Port of Oakland makes truck turn times public

Dive Brief:

  • The Port of Oakland on Tuesday announced it had made truck turn times — the time it takes for a truck to move through and exit a marine terminal — publicly available.
  • Making the information public should help improve cargo flow by highlighting potential bottlenecks and providing shippers with a better sense of when to expect deliveries, the port said in a press release.
  • The truck turn times are available through the port’s online gateway, Oakland Portal, which aggregates shipping information from each of Oakland’s four marine terminals.

Dive Insight:

Access to turn time data has long been on the wishlist for supply chain stakeholders wishing to avoid backlogs at terminals. “It helps take the guesswork out of scheduling for truckers, dispatchers and the owners of cargo that move through Oakland,” John Driscoll, maritime director at Port of Oakland, said in the press release.

This step by the Port of Oakland may mark an industry first, at least for making the data publicly available.

In email conversations with port representatives, Supply Chain Dive learned various ports have considered making the data publicly available, but many have yet to do so. The Port of Oakland and the American Association of Port Authorities (AAPA) pointed to Seattle as an example of a port that may have a similar portal.

“We are designing/building a community portal that would provide this information but don’t currently do so,” said Katie Whittier, a spokesperson for the Northwest Seaport Alliance, which includes the ports of Seattle and Tacoma.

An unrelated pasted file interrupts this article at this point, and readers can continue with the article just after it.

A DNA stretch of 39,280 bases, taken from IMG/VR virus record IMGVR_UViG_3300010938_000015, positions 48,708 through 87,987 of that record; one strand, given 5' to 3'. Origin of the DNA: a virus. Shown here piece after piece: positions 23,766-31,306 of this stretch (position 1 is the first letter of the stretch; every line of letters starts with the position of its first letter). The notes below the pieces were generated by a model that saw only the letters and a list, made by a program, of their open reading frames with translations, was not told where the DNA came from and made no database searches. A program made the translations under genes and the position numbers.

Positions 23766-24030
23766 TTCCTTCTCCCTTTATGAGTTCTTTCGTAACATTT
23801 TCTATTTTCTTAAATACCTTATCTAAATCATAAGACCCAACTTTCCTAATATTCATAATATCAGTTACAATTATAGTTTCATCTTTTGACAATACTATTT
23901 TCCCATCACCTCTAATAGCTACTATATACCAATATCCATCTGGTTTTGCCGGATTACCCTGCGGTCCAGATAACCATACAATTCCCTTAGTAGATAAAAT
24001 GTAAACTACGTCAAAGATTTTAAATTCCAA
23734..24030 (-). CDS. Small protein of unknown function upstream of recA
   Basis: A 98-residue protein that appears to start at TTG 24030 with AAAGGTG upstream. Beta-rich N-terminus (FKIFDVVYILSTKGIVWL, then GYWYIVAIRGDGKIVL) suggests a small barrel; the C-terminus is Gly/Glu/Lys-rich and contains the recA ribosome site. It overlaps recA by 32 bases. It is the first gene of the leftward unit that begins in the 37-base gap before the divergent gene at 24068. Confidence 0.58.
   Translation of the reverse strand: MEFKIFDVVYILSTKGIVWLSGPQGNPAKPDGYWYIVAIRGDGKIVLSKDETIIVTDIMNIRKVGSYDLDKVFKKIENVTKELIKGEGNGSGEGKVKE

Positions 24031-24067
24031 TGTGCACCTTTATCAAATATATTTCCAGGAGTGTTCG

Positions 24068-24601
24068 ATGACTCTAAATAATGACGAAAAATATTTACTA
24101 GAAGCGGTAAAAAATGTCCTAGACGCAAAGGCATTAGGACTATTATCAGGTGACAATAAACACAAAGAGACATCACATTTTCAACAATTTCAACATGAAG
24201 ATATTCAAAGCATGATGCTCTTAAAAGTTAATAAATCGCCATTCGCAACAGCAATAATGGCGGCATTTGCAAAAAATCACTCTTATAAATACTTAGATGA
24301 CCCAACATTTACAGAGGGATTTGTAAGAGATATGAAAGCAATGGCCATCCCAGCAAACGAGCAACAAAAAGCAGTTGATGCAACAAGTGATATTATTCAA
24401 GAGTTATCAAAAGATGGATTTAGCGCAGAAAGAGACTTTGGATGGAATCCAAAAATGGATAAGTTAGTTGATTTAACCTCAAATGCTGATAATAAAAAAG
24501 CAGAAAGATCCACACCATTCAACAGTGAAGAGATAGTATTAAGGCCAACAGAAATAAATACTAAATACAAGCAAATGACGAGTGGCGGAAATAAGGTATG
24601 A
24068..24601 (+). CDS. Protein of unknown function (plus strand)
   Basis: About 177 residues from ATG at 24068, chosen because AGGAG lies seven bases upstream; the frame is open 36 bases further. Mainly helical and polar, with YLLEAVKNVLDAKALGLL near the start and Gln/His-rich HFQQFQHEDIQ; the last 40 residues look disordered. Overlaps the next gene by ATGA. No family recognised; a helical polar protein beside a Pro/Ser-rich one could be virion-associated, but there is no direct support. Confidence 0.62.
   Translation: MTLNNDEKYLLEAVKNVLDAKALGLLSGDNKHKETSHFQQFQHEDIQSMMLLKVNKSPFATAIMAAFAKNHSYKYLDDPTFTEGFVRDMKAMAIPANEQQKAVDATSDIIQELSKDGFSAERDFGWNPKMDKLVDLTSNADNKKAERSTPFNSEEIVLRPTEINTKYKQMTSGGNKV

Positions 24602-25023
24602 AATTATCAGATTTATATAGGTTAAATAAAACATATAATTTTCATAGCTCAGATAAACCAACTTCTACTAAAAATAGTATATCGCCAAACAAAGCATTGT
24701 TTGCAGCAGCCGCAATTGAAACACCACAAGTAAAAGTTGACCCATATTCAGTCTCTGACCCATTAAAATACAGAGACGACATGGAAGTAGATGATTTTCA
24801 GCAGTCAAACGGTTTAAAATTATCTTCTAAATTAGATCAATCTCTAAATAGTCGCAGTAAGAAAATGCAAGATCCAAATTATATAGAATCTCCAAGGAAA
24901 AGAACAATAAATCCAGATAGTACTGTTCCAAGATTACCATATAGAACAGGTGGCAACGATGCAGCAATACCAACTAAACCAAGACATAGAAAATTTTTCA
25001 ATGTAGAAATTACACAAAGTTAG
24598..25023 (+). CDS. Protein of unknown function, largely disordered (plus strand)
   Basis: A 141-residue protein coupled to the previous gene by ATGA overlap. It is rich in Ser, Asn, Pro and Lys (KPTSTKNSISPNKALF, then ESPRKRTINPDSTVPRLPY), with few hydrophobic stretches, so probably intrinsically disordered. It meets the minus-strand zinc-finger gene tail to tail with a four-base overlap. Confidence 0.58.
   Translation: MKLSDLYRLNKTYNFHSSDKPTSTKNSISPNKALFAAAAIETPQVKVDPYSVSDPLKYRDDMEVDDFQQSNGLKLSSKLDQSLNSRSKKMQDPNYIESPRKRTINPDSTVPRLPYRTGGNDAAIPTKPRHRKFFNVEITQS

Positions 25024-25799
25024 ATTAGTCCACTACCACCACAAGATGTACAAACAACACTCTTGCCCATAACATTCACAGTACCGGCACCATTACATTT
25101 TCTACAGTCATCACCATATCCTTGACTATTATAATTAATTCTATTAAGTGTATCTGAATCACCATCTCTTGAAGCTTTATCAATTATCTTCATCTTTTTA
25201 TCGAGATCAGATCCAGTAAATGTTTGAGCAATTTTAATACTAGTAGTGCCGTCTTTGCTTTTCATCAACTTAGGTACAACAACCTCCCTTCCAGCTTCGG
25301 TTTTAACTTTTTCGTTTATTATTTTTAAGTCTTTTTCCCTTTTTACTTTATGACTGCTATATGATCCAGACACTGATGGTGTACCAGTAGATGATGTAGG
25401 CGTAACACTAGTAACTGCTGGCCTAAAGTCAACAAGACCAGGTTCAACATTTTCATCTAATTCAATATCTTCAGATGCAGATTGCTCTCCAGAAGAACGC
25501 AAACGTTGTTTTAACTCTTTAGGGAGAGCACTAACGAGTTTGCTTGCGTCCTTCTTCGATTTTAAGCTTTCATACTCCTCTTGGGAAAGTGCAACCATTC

Aaron Ellis, public affairs director at AAPA, said he had heard Port Houston, and the ports in Los Angeles, Long Beach, New York and New Jersey were also considering such a portal, if they had not already done so. Port Houston, New York and New Jersey did not confirm the comments by press time. Representatives from the Port of Long Beach (POLB) and the Port of Los Angeles confirmed the ports did not provide that information.

“I’m told that HTA, Harbor Trucking Association, provides this info in LA/POLB,” said Phillip Sanfield, director of media relations at the Port of Los Angeles. “In fact, Port of Oakland is using data from HTA.”

In the past years, ports have deployed various tools to help reduce both the backlog and guesswork involved in terminal moves. Most often, ports have turned to appointment systemsnight gates and digital platforms in the hopes increased planning and information sharing will remove inefficiencies.

In 2017, the Port of New York and New Jersey said scheduling truck appointments helped it reduce turn times by up to 45%. Last year, Port of Oakland said night gates helped to halve turn times to 60 to 90 minutes, from previous wait times between two and three hours.

30 January 2019 | Edwin Lopez | Supply Chain Dive